One of the main reasons I drank was to help me feel better about myself when it came to men. I had a horrible self-image based on my looks. I’d had horrible cystic acne as an adolescent. I was ridiculed by boys in both junior and senior high school because of my skin. I just wanted to be invisible if it meant they’d leave me alone.

When I drank, I felt pretty. I believed that if I went home with the cutest guy in the bar, I wasn’t so bad looking after all.

Here’s an excerpt from the book set early in my relationship with Wayne:

He flashed me his adorable smile and sexy wink, and I was toast. My anger melted like snow on a sunny day. I knew he was attracted to me for the security I offered, not to mention my cabinet filled with booze and a steady supply of pot. He needed my strength and stability. I needed him needing me. No matter what I did or said, he wouldn’t leave me. My weakness filled me with disgust, but I couldn’t really understand why I stayed. What was missing in me? Where was that empty space he filled? Why didn’t I believe I deserved someone who was my equal educationally, socially, and financially?

 We shared a desire to avoid reality. Although I managed to go into work most days, I found myself calling in sick more often after suffering worse and worse hangovers. With Wayne, I was drinking more than ever, matching him shot for shot. On weekends especially, we’d spend hours sitting around the dinner table sharing intimate feelings while candles flickered.

 “No one asked me to the prom,” I said. Tears plopped down my cheeks as I sipped sloppily on a glass of Gallo.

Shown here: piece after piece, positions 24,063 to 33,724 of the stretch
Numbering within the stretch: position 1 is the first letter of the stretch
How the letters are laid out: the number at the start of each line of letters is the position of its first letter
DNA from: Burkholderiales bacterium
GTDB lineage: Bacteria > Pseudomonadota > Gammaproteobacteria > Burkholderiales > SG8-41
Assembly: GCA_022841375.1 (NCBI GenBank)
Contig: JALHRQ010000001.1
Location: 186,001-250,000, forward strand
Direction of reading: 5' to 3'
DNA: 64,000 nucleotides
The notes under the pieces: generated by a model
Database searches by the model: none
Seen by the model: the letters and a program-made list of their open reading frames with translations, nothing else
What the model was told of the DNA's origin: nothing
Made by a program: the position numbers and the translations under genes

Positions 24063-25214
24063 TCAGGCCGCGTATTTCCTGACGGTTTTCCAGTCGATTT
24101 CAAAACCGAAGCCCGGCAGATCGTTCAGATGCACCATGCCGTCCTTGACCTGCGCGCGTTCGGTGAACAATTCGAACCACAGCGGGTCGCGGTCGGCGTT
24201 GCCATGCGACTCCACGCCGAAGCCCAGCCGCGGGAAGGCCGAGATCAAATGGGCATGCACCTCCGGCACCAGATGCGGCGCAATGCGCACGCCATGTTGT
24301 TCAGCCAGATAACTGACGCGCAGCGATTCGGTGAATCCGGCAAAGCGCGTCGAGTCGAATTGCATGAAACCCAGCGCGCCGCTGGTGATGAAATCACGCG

“I’da asked ya if I’d known ya then.” Wayne leaned over and patted me on the hand.

 “No one wanted me. I was so ugly with my pock-marked skin. And all the boys in high school were so damn short. Some of the meaner ones teased me in front of everyone, called me a giraffe. I sucked it up and cried later, all alone, in my bed.” I took another sip, knocking over the glass accidentally.

 “Ahh, baby. I think you’re beautiful.” He jumped up to get a sponge to wipe up the mess and got out the crystal decanter to pour me some more wine.

 On nights like these, after I poured out my sob stories, we’d stagger upstairs and pass out on the bed. Often, with the room spinning, I’d puke my guts out first….

 I hated feeling so desperate. I questioned my attractiveness. What’s wrong with me? Wasn’t I pretty enough? Passionate enough? Feminine enough?

 The answers lay in the bottom of a liquor bottle. Once I was drunk enough, I could push down the pain, postpone the issues, and ignore what was happening in my life.